So the only way through this maze of seemingly endless, imminent crises seems to be to quickly transition society away from its high-power, high-consumption lifestyle toward a lower-powered, localized future. A future with less oil and less energy can be as satisfying as what we have now – IF we consciously design it to be that way.
To wrap up, here is a brief summary of Transition philosophy:
- Life with less access to cheap energy is probably inevitable, and it’s better to plan for it than to be taken by surprise.
- Climate change is real, it’s dangerous, and it’s accelerating.
- Most of the modern world has lost the flexibility to cope with “shocks”. Our communities need more resilience – lifestyles that can adjust and adapt to rapid change without “snapping”.
- Communities must look out for themselves because no one else cares, and they have to act now.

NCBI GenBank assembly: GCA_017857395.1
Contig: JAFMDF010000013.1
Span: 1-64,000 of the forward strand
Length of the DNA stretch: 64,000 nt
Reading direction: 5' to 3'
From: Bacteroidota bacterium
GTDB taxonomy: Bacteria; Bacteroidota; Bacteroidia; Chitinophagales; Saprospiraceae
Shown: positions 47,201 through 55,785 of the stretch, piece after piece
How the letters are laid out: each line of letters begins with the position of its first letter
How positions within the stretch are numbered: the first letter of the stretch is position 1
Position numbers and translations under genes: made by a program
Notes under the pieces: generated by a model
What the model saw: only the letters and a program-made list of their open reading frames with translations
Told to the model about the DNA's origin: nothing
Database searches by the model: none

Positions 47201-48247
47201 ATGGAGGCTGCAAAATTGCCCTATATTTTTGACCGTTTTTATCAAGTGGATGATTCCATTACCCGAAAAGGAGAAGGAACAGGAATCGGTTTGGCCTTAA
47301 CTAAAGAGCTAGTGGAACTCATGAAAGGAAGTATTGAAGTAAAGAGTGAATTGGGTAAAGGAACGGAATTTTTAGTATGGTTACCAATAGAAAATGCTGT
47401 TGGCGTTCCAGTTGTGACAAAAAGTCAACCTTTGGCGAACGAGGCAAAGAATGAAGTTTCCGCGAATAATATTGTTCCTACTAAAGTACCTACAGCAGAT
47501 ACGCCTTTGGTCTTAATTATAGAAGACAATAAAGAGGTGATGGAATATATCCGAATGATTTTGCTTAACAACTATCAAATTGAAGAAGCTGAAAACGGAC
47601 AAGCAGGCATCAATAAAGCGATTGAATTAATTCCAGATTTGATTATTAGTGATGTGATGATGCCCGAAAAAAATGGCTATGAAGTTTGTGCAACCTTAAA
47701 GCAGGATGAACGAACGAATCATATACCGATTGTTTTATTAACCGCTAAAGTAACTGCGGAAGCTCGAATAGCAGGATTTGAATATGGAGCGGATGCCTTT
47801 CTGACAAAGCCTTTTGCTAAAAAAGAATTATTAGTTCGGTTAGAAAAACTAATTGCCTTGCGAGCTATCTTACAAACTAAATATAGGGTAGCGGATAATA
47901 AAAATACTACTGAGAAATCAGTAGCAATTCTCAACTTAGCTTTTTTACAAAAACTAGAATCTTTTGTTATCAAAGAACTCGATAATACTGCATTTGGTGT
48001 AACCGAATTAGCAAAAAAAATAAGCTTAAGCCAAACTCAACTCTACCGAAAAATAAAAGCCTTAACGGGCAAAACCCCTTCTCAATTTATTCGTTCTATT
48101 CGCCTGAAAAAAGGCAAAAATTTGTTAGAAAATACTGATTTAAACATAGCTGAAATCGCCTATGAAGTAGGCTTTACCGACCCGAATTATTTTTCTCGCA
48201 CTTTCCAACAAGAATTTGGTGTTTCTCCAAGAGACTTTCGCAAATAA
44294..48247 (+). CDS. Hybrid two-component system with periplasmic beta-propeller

- As an individual, try to purchase fewer goods, but when you must: buy local. Learn to grow some of your own food. Accustom yourself to a lower-energy lifestyle. Generate some of your own energy. And respect the web of planetary interdependencies of which we are all a part.
Robert Haw is an engineer at the Jet Propulsion Laboratory. He is deeply concerned with the consequences of anthropogenic climate change and is active in bringing this awareness to the public.